Gambling participation in Australia is high by international standards (Abbott & Volberg, 1999), with rapid growth and expansion occurring in the 1990s. By the decades end, the Productivity Commission Report (1999) concluded that Australians were the heaviest gamblers in the world: with only one percent of the worlds population, we had 20 percent of its gambling machines. While the majority of individuals gamble occasionally and for fun, a minority are unable or unwilling to control their gambling, and may consequently experience mental, social, legal and/or health difficulties. The term problem gambling denotes gambling that gives rise to harm to the individual player, and/or to his or her family, and may extend into the community (AIGR 1997, 2). According to Banks (2002), severe and moderate problem gambling affects 2.1% of Australians, and each case of problem gambling has effects on five other people (Productivity Commission 1999; Hing, 2005).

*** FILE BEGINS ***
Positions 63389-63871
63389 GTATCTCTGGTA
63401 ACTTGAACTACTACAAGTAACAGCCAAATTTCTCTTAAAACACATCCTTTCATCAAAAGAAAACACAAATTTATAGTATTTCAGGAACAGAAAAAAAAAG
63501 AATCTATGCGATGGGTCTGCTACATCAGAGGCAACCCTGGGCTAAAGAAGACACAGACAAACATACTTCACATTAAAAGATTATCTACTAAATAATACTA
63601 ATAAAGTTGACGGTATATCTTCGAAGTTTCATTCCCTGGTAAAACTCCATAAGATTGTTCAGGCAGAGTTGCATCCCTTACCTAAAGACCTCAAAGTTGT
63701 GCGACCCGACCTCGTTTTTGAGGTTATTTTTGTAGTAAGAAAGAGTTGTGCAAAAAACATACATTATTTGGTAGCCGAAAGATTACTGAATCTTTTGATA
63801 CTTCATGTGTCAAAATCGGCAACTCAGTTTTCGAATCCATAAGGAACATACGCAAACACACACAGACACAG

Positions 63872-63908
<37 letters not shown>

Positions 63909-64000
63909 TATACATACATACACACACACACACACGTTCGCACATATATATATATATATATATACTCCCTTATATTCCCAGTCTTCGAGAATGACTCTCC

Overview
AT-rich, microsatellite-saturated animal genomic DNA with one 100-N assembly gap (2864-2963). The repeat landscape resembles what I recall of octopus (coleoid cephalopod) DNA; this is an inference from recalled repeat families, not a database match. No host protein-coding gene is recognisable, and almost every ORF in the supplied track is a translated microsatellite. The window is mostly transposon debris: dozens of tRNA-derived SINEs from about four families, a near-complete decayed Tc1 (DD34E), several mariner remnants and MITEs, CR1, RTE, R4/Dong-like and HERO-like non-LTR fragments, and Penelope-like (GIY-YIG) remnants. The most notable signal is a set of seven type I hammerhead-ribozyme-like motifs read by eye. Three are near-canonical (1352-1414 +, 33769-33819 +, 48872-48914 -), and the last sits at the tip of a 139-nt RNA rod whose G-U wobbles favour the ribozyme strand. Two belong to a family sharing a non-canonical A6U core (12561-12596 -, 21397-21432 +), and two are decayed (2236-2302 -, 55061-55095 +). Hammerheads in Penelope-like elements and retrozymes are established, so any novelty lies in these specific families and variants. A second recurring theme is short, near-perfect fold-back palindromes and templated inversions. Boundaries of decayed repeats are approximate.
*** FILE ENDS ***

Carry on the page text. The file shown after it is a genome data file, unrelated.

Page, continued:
As a consequence of its rapid growth and potential for individual and community harm, public concern about gambling has increased, fuelling the ongoing debate about whether its costs outweigh the benefits. However, as academic commentaries make clear, there is no simple policy solution, because the impact of gambling varies across individuals and localities requiring many controversial value judgments to be made. Moreover, following the rise of neoliberalism in the 1980s, the will and capacity of state governments to intervene via command and control regulation has decreased, even as their dependence on gambling revenues has grown, giving rise to the problem of regulatory capture on the one hand and a competitive race to the bottom for gambling investment on the other. With gambling set to become a globalised industry via the internet, and with Australian states increasingly unwilling and unable to regulate gambling in the public interest, individuals and groups are exploring private governance alternatives. This study examines the rise and structure of private governance in the Australian gambling industry, focussing specifically on the use of voluntary codes of conduct.
Contact: Fred Gale
Authorised by the Interim Head of School, Social Sciences
16 August, 2011